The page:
by Elizabeth Armstrong and Laura Hamilton
Weekend evenings on the dorm floor were loud and chaotic as women rushed around trading clothes and accessories, trying on and rejecting outfits in rapid succession. A focus on physical appearance was at the center of many interactions on the floor. Women discussed the attractiveness of celebrities, complimented each other on outfits, complained about minor physical imperfections, pored over fashion magazines, made plans to “do abs” together, and commiserated about the temptations of beer and pizza. Many of the fifty-three women living on the freshman residence hall floor we observed at large mid-tier public university spent more time on their physical appearance than on their schoolwork.
Like Tara—one of the young women on our floor—many sought to embody a traditional femininity. Tara was petite, slender but toned, and slightly bronzed 18-year-old, who just exuded youthful energy. Our field notes consistently refer to her as “bubbly.” She had naturally blue eyes, healthy blonde hair that reached well past her shoulders, and dressed in designer labels. She was charming when she wanted to be—to Laura but not to Elizabeth. Tara identified her favorite pastimes as shopping, “talk[ing] about boys, read[ing] magazines. I love doing all the girly stuff with girlfriends.” She was intent on joining a sorority and had no interest in high status masculine pursuits, like math, engineering, or any of the hard sciences. In fact, she had decided by her freshman year that the academic side of college was not for her—noting that “I’m not that smart but I have common sense, like I’ve never been book smart.”
In Paying for the Party: How College Maintains Inequality, we argue that for many women a focus on traditional femininity is not peripheral to college—but central. The university makes it possible for women to cultivate feminine tastes, personality styles, appearances, and interactional skills. This model of femininity is supported by a “party pathway”— a social and academic infrastructure with a powerful Greek system at its heart. The university offers a variety of easy majors in which being good at being a “girl” (for example, bubbly, engaging, and attractive) is reinforced.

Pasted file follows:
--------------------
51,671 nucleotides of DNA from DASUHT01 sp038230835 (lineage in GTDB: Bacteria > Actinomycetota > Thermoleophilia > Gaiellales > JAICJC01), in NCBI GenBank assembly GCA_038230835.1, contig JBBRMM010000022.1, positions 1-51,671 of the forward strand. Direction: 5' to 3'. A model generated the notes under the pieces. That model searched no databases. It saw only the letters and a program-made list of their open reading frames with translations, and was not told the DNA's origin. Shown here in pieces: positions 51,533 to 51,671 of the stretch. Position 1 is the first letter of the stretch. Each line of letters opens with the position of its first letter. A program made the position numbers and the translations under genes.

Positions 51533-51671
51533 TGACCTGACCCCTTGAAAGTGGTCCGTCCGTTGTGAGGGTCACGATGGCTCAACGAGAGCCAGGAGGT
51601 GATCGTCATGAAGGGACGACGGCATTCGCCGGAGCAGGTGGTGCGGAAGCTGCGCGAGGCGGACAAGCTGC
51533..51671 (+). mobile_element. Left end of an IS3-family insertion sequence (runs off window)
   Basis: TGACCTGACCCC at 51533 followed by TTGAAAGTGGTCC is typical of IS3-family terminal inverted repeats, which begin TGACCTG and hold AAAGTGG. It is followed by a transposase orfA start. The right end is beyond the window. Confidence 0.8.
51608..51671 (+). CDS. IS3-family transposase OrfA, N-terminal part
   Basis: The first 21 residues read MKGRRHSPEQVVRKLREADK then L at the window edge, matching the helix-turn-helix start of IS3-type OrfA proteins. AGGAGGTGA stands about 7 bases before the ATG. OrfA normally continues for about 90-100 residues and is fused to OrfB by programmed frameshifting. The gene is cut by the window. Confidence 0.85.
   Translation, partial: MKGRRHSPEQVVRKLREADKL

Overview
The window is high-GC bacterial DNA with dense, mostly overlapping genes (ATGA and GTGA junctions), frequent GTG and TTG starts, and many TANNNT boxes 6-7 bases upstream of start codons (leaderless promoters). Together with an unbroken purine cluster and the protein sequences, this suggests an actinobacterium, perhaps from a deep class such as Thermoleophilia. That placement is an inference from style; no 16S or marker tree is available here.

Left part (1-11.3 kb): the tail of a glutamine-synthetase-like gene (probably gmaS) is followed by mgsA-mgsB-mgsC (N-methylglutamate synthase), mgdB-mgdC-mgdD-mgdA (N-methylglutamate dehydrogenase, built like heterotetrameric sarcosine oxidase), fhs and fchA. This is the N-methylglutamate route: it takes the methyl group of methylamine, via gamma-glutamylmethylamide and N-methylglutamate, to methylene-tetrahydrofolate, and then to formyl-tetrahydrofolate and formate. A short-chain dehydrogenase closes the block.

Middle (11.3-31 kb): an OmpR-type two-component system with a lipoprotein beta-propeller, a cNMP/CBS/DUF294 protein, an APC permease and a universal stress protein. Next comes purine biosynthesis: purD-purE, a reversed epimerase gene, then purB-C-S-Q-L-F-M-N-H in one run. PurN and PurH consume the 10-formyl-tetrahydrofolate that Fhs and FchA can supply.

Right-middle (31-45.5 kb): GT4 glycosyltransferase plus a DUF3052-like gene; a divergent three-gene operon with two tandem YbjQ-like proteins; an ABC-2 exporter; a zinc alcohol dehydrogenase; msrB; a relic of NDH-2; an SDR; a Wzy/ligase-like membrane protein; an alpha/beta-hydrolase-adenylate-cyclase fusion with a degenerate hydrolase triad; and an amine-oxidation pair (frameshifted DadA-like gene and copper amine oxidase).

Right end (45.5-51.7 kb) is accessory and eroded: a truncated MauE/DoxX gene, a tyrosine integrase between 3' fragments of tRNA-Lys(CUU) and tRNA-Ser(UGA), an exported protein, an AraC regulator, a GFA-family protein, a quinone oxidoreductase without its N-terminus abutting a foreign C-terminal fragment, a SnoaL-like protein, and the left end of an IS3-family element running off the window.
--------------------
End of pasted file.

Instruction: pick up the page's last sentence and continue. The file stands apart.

The party pathway may even encourage those without much interest in traditional femininity to develop it. By interviewing women once a year over the course of their time in college we were able to see investments in femininity intensify over time. Hannah, for example, became markedly more “girly” over the course of college. She arrived refusing to wear designer duds—much less makeup. By her junior year she noted:
I feel like everything more is about name brands here…. I’m much more conscious of that. I feel like every—not like anything is a competition—but I mean I feel like it’s more…. Now I like to wear makeup. I don’t really like to go out without mascara on. I feel like I’m albino, like my lashes.
These transformations are deep, practiced as they are in virtually all aspects of the college experience—from the social to the academic.
Heavy investments in femininity can come at the cost of academic knowledge, job skills, and career credentials. In the model of family formation with which the party pathway meshes, this is not a problem. A privileged, feminine self is cultivated with the intent of ultimately marrying a high-earning man and eventually moving out of the labor market to be a wife and a mother. This model is different from the past, in which engagement before college graduation was the way to earn the “MRS” degree. Today’s elite marital markets do not swing into action until after college graduation, and men and women both circulate in these social worlds throughout their twenties, having fun before settling down.
Looking to marriage for economic security may, however, be risky even for those most successful at this style of femininity. The most marriageable men often spend their twenties and even thirties in MBA programs or in law or medical school, where they meet women with whom they may have more in common. Women who invest in femininity at the expense of human capital may not be able to compete with their more professionally successful peers in elite marriage markets, as high-earning men increasingly couple with similarly high-earning women. Thus, by supporting the development of traditionally gendered selves, the university may nudge women toward an approach to career and family formation that serves most poorly.
While the party pathway has always been a part of large public universities, reduced state funding of higher education has exacerbated the problem: Schools like the one we studied have been forced to raise tuition and recruit students who can pay—particularly those from out-of-state. The socially oriented offspring of the affluent are enticed by opportunities for the cultivation of traditionally feminine (and masculine) selves. Seeking tuition revenue, mid-tier publics find it difficult to ignore the agendas of these students—even when what they want may not always serve their interests. At the same time, catering to these students hampers the ability of the university to serve other students. The dominance of the party pathway did not just affect those who participated in it. It threatened to derail the professional and mobility projects of others on campus.
By Elizabeth A. Armstrong and Laura T. Hamilton on their book, Paying for the Party: How College Maintains Inequality, reviewed in the February 2014 issue of Gender & Society. To read the review, click here.